I’ve been blogging about the legal profession’s own private economic crisis since January 2010 but haven’t had time lately to write any updates. Luckily, Flor McCarthy has an excellent blog post on the recent developments. He accurately sums up the frustration felt by many solicitors on the issue:
So for as long as the music kept playing [the SMDF, “run by solicitors for solicitors“] was a great system for all participants. Those paying the premiums felt that they would be looked after by their own in the event of a claim and the lucrative negligence defence work that flowed from this activity was passed out to well connected firms.
But then the music stopped and it turns out the SMDF is the fat kid without a chair. It’s broke. And now it’s looking for the rest of the professional to bail it out.
Effectively, to draw an analogy with the problems affecting the Irish economy over the past few years, the crisis with the SMDF has moved from bank guarantee territory to recapitalisation territory. Solicitors are now faced with a levy of €200 per solicitor per year for at least 10 years in order to avoid a doomsday scenario whereby a large number of negligence claims would not be covered by insurance. This could result in a significant number of bankruptcies on the part of solicitors and unpaid damages on the part of clients.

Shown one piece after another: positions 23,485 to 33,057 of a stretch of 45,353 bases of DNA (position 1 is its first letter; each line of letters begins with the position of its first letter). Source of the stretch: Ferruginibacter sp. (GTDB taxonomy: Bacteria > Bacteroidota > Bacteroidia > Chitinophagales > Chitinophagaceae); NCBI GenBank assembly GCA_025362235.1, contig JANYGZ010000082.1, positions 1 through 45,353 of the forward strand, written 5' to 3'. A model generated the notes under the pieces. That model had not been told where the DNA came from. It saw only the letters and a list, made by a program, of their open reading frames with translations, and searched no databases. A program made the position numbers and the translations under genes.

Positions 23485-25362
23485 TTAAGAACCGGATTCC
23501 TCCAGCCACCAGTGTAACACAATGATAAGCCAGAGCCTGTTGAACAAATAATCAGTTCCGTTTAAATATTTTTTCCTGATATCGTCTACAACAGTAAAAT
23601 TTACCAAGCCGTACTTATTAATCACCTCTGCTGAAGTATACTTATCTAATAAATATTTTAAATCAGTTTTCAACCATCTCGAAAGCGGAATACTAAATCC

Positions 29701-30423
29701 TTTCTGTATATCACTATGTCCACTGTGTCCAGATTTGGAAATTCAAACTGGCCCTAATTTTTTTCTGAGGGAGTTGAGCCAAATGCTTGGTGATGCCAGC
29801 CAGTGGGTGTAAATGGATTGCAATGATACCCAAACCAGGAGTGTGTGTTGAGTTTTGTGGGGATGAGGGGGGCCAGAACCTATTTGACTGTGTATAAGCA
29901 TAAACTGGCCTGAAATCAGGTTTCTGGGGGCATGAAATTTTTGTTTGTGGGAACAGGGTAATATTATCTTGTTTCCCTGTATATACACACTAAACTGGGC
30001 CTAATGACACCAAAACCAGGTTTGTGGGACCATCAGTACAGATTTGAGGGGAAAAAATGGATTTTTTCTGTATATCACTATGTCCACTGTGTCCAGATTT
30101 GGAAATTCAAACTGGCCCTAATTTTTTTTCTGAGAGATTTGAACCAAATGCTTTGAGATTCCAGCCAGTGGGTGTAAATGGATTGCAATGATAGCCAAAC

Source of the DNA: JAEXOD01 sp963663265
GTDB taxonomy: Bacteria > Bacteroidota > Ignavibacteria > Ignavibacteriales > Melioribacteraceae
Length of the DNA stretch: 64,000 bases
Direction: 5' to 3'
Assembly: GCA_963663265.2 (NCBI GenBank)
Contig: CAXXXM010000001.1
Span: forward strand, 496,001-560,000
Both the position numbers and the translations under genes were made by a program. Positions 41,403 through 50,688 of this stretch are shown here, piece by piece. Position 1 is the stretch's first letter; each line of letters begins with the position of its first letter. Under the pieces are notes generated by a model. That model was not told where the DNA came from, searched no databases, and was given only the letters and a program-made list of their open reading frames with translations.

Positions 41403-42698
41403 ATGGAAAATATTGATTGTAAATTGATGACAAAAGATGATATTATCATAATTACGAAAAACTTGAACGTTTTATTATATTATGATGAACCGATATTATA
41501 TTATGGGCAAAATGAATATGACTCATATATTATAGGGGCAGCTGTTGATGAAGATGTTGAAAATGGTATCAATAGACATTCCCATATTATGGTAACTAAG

The justification for the levy is that the reputation of the profession would be damaged if this were allowed to happen. There is also the internal justification of “standing by” fellow colleagues who might otherwise go to the wall. For many solicitors, it has come as quite a surprise to learn that the SMDF wasn’t really providing insurance at all, just a form of quasi-insurance by which cover might be available. Hard to swallow for solicitors who have paid tens of thousands annually for that cover.
The latest news is that an EGM was held last night. It was initially called for the purpose of voting on the levy proposal but a spot of solicitor activism meant that a postal vote of the entire profession must now be held. The proposal will probably be carried, despite grumbles.
Once the SMDF is out of the way, the profession faces a proposal from the Law Society to impose a weird “global policy” where all solicitors will be offered cover at set rates and will not be able to arrange their own cover (or get competing quotes). This system is, in general terms, good for firms who have difficulty getting insurance and bad for firms that don’t. Apparently there will be consultation but the timeframe is narrow. The Law Society’s track record on providing information on these issues has not been great (even where the Government is concerned).
Between the changes expected from the Government as part of the IMF/ECB deal and whatever insurance changes are made by the Law Society, the profession will remain in flux for the forseeable future.